Bank of England opts for smaller rate hike after better inflation news The Bank of England is keeping all its options open on future rate hikes, although another rise in September seems highly likely. Whether that's repeated in November is a more open question, particularly if services inflation starts to fall more noticeably between now an.   Bank of England reverts back to a 25bp hike Better news on inflation has, as expected, enabled the Bank of England to pivot back to a 25 basis-point rate hike this month. That follows a more aggressive 50bp hike back in June. Policymakers clearly don’t want to come across as complacent though, and there are plenty of references to the upside risks associated with inflation, as well as the recent surprises in wage growth. We shouldn’t be too surprised then that the Bank isn’t offering up much on what it intends to do next. The BoE retained its forward guidance that says it could hike again if “evidence of more persistent pressures” shows up in the inflation figures. This is the same phrase it has used all year and is sufficiently vague to keep various options on the table for September and beyond. That said, there are a few hints that we might be nearing the top for policy rates. Interestingly, the Bank now formally says that policy is restrictive, which seems to be a new addition to the statement – as is the line about policy needing to stay “sufficiently restrictive for sufficiently long”. At a pinch, you could argue this is the Bank laying very early groundwork for a pause later in the year, though we’re at risk of overanalysing. Meanwhile the new forecasts, even accounting for the Bank’s upside skew that it applies to what its models are churning out, show inflation at (or even a tad below) target in a couple of years’ time. Curiously, that’s also the case under the assumption that Bank Rate stays unchanged at its new level over the coming months. That said, the Bank’s forecasts have been pointing to sub-target inflation for some time now, and policymakers don’t appear to be putting a lot of faith in what their models are currently predicting.   So what next? Another hike in September seems likely, but by November we think the news on services inflation and wage growth should be looking a little better. The former has risen in no small part because of higher energy bills, and, according to ONS surveys, the pressure on service sector companies to aggressively raise prices is abating. Whether or not we get another 25bp hike in November will therefore largely depend on whether services inflation has failed to slow, but our base case for now is that 5.50% in September will mark the peak for Bank Rate. Market pricing of a peak at 5.65% around the turn of the year therefore seems fair – and certainly much more reasonable than it did just a few weeks ago when investors briefly saw peak Bank Rate near 6.5%.   UK markets read the statement on the less hawkish side Today’s MPC statement and accompanying material have seen sterling sell-off around 0.5% and the UK 2-10 year Gilt curve steepen by around 7-8bps, led by declining yields at the short end of the curve. As above, investors seem to have read something in either the statement or the CPI forecasts suggesting that the Bank Rate may not need to be hiked as high as 5.75% after all. As discussed in our BoE preview, we expect the general direction of travel for EUR/GBP to lie towards the 0.88 area later this year as evidence builds that rates may in fact peak at 5.50%. We still like a higher GBP/USD on the back of the softer dollar story – but that does rely on both US inflation and activity showing a marked deceleration over the coming months. We currently see GBP/USD ending the year just above 1.30. Gilt price action today comes amid unsettled conditions at the long end of the US Treasury market.  A steeper curve does seem to make the most sense, if investors do continue to question whether the Bank Rate makes it to 5.75% and also while the US fiscal situation, plus rising Japanese government bond yields, keep the long end of core bond markets under pressure. Currently, we have a year-end 10-year Gilt target of 3.80% – but that requires a lot of things to go right.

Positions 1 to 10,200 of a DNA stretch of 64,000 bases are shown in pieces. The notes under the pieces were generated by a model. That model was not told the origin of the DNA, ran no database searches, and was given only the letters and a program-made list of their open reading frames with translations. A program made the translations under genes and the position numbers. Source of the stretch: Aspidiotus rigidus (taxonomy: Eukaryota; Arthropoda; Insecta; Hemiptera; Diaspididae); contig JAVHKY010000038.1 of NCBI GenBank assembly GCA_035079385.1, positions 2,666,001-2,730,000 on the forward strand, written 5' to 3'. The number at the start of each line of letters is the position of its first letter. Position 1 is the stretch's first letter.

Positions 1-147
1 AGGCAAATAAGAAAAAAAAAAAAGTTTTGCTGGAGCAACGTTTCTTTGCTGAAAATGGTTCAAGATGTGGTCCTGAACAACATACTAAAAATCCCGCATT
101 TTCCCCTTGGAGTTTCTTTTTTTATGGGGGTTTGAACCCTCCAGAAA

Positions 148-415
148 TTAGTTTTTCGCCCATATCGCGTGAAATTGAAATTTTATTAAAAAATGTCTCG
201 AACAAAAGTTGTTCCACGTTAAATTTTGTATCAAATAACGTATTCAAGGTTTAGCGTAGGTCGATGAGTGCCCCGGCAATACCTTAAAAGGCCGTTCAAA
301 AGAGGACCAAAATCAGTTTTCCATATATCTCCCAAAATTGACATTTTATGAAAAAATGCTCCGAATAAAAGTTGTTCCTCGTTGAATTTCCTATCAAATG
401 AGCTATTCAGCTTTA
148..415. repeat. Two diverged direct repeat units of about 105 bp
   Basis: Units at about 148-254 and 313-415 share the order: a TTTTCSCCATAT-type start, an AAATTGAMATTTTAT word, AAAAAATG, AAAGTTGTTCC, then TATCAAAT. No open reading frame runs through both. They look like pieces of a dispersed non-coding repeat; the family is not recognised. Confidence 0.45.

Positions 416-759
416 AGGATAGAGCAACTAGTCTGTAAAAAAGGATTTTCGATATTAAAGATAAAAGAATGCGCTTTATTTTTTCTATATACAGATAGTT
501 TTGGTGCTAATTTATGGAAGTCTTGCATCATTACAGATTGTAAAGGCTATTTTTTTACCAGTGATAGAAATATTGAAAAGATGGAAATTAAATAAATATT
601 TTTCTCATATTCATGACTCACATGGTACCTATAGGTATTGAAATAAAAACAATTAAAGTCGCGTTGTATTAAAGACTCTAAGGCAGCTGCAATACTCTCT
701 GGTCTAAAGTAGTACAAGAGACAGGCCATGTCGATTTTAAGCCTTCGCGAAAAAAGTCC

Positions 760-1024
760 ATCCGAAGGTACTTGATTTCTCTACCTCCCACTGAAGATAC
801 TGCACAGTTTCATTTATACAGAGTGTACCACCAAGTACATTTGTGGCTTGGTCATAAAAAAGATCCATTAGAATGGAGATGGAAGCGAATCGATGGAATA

The UK Contracts Faster Than Expected in July, Bank of England Still Expected to Hike Rates

Deciphering the UK Economy: Expert Analysis on Macroeconomic Trends, Challenges, and Prospects

ICM.COM Market Updates ICM.COM Market Updates 12.08.2023 08:32